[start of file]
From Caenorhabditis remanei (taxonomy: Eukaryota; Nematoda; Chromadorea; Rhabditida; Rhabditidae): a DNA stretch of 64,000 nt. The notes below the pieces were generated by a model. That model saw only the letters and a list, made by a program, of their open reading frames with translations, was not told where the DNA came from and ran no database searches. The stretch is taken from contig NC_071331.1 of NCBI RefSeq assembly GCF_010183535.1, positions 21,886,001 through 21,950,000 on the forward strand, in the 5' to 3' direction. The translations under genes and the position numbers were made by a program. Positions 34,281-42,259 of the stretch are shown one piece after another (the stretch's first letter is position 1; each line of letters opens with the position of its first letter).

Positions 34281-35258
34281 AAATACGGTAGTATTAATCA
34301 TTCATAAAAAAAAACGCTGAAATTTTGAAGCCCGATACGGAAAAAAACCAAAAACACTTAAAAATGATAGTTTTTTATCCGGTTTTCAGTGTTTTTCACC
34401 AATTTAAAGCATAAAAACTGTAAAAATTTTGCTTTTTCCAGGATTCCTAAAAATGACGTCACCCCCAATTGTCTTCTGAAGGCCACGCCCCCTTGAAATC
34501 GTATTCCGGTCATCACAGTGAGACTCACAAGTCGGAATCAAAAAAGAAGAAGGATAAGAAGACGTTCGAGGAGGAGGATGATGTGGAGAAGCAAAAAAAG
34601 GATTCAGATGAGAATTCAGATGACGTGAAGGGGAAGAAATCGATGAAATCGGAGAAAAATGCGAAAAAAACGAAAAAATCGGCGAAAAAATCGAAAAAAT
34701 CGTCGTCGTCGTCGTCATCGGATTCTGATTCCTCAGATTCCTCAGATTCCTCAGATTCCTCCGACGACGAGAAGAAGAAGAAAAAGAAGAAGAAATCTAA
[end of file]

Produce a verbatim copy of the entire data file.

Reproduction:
From Caenorhabditis remanei (taxonomy: Eukaryota; Nematoda; Chromadorea; Rhabditida; Rhabditidae): a DNA stretch of 64,000 nt. The notes below the pieces were generated by a model. That model saw only the letters and a list, made by a program, of their open reading frames with translations, was not told where the DNA came from and ran no database searches. The stretch is taken from contig NC_071331.1 of NCBI RefSeq assembly GCF_010183535.1, positions 21,886,001 through 21,950,000 on the forward strand, in the 5' to 3' direction. The translations under genes and the position numbers were made by a program. Positions 34,281-42,259 of the stretch are shown one piece after another (the stretch's first letter is position 1; each line of letters opens with the position of its first letter).

Positions 34281-35258
34281 AAATACGGTAGTATTAATCA
34301 TTCATAAAAAAAAACGCTGAAATTTTGAAGCCCGATACGGAAAAAAACCAAAAACACTTAAAAATGATAGTTTTTTATCCGGTTTTCAGTGTTTTTCACC
34401 AATTTAAAGCATAAAAACTGTAAAAATTTTGCTTTTTCCAGGATTCCTAAAAATGACGTCACCCCCAATTGTCTTCTGAAGGCCACGCCCCCTTGAAATC
34501 GTATTCCGGTCATCACAGTGAGACTCACAAGTCGGAATCAAAAAAGAAGAAGGATAAGAAGACGTTCGAGGAGGAGGATGATGTGGAGAAGCAAAAAAAG
34601 GATTCAGATGAGAATTCAGATGACGTGAAGGGGAAGAAATCGATGAAATCGGAGAAAAATGCGAAAAAAACGAAAAAATCGGCGAAAAAATCGAAAAAAT
34701 CGTCGTCGTCGTCGTCATCGGATTCTGATTCCTCAGATTCCTCAGATTCCTCAGATTCCTCCGACGACGAGAAGAAGAAGAAAAAGAAGAAGAAATCTAA